If the Registry has confirmed that a requesting adult adopted or surrendered person or the parent of a requesting adult child of a deceased adopted or surrendered person or the husband or wife of a requesting surviving spouse was not the object of a Denial of Information Exchange filed by a birth parent on or before December 31, 2010, and that no birth parent named on the original birth certificate has filed a Birth Parent Preference Form where Option E was selected prior to the receipt of a Request for a Non-Certified Copy of an Original Birth Certificate, the Registry shall provide the adult adopted or surrendered person or his or her surviving adult child or surviving spouse with an unaltered non-certified birth certificate.
Mitchell runs the White Oak Foundation, a putative non-profit search company that according to its webpage does free and at-cost adoption searches. Despite her long record of writing and promoting bills whose object is in direct conflict with the American Adoption Congress’ policies, Mitchell was, until recently, the AAC Illinois State Rep. Why she remained in the fold until a few weeks ago, associating the AAC with her tom-foolery and really bad bills is one of those AdoptionLand mysteries we can only ponder. I have been assured by the AAC that she no longer represents the organization in any capacity, despite her reported sign-in last week, at the Senate hearing. (see “respond” link above). Her name does not appear on the organization website.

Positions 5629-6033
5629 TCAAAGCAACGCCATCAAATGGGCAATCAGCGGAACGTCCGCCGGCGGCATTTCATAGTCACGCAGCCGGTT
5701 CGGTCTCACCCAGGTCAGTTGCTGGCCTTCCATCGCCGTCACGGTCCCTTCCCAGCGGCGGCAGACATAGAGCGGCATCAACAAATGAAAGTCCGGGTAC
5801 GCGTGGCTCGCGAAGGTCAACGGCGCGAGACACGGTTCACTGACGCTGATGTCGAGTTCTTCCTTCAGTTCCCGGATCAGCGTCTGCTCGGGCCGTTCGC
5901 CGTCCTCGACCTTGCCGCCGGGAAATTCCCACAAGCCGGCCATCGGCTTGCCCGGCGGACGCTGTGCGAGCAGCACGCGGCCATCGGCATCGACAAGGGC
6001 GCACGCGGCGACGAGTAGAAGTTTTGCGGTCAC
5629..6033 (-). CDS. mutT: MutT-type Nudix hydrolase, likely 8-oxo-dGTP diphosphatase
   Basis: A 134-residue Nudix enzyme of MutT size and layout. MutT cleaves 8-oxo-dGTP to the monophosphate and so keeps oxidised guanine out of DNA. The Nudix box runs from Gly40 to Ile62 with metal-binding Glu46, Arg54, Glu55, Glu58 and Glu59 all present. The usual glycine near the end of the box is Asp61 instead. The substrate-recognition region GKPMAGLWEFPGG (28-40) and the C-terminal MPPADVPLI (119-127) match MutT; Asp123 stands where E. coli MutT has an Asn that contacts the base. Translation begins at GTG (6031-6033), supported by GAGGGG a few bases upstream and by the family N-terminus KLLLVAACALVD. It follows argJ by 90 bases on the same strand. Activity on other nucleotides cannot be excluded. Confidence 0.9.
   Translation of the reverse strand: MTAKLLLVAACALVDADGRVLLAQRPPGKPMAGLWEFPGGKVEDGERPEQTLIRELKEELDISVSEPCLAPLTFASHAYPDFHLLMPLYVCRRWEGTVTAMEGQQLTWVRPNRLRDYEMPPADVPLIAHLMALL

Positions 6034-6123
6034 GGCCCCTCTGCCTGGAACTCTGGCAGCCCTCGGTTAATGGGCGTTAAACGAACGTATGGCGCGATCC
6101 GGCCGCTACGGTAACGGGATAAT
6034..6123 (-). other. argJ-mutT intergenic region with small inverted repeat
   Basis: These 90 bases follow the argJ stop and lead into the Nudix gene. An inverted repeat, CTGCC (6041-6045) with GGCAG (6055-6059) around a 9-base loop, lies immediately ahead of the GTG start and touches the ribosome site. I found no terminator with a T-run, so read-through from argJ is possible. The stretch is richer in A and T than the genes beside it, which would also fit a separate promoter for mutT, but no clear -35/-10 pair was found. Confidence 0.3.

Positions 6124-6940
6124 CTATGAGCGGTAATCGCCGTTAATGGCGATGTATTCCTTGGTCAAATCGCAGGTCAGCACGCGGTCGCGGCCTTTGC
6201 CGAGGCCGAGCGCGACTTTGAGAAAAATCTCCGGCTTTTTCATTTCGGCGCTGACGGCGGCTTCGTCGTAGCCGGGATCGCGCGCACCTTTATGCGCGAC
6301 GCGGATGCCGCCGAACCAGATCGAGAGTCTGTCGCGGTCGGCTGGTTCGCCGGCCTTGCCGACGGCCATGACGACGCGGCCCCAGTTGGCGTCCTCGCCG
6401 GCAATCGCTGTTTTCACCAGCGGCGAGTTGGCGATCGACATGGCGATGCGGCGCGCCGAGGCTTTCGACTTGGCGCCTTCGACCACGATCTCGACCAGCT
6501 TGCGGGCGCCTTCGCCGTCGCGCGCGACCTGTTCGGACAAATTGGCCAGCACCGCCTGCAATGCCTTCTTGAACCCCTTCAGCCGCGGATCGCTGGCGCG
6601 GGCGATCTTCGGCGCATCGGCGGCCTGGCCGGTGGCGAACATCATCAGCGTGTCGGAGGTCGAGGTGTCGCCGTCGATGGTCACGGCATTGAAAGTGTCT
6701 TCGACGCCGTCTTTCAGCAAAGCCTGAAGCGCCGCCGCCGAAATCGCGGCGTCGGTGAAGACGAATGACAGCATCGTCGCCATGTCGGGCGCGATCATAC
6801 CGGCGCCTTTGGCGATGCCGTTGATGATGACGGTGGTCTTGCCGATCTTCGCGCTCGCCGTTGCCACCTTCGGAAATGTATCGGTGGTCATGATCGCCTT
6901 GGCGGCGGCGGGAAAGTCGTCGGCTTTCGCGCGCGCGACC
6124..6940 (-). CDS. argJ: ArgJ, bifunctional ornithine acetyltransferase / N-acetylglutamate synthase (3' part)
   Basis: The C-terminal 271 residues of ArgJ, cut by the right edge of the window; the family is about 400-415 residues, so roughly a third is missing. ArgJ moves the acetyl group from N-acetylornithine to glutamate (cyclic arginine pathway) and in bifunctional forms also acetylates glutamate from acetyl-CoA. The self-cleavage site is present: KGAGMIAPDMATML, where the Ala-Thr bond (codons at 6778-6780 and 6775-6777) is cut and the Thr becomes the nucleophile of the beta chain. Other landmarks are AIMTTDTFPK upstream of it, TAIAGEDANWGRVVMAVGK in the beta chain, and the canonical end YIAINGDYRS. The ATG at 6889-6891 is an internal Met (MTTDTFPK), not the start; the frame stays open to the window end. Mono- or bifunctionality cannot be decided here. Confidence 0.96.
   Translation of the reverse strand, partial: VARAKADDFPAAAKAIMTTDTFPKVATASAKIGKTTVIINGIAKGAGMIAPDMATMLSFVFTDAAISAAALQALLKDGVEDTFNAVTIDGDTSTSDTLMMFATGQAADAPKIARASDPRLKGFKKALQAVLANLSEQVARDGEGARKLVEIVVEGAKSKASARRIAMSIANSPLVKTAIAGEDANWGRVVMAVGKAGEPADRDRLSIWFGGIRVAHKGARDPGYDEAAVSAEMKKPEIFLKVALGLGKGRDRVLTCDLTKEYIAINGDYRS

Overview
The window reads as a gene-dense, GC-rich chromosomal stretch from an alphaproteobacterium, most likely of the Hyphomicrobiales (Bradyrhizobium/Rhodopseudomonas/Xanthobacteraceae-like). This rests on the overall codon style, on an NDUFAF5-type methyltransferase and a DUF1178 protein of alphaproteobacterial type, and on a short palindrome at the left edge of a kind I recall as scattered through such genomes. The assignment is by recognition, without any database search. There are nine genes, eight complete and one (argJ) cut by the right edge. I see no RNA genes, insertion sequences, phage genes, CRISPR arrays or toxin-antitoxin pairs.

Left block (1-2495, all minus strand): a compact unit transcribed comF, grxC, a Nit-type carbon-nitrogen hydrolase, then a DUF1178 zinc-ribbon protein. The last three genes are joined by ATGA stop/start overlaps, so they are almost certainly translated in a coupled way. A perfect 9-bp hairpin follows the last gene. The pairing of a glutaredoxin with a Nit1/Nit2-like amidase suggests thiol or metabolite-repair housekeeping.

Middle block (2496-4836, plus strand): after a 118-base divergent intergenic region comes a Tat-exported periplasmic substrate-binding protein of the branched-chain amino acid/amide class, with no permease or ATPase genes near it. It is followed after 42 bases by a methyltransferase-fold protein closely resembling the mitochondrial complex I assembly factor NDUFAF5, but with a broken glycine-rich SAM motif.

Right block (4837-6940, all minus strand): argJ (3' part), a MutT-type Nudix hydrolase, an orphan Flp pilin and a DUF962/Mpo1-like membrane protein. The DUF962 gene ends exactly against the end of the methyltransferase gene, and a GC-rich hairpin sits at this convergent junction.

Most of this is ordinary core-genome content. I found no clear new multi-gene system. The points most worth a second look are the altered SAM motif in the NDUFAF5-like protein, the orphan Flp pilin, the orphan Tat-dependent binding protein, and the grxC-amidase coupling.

Two years ago, after meeting opposition for HB 4623 from every direction, Mitchell presumably in the guise of a “search expert” sent out a mass mailing (no longer online) claiming that 80-85% of all Illinois adoptees already know the names of their “birthparents.” In another mass mailing she claimed that opponents to the Feigenhohltz bill were nothing more than “right to life” organizations and unnamed “obscure internet entities. Those “obscure internet entities” included Illinois Open, Bastard Nation, Illinois Adoption Reform Coalition, Ethica, A Day for Adoptee Rights, BJ Lifton, Carol Schaefer, Sandra White Hawk, Maine State Senator Paula Benoit, and New Hampshire State Representative Janet Allen. That letter is not on the White Oak website, but can be found on adoption.com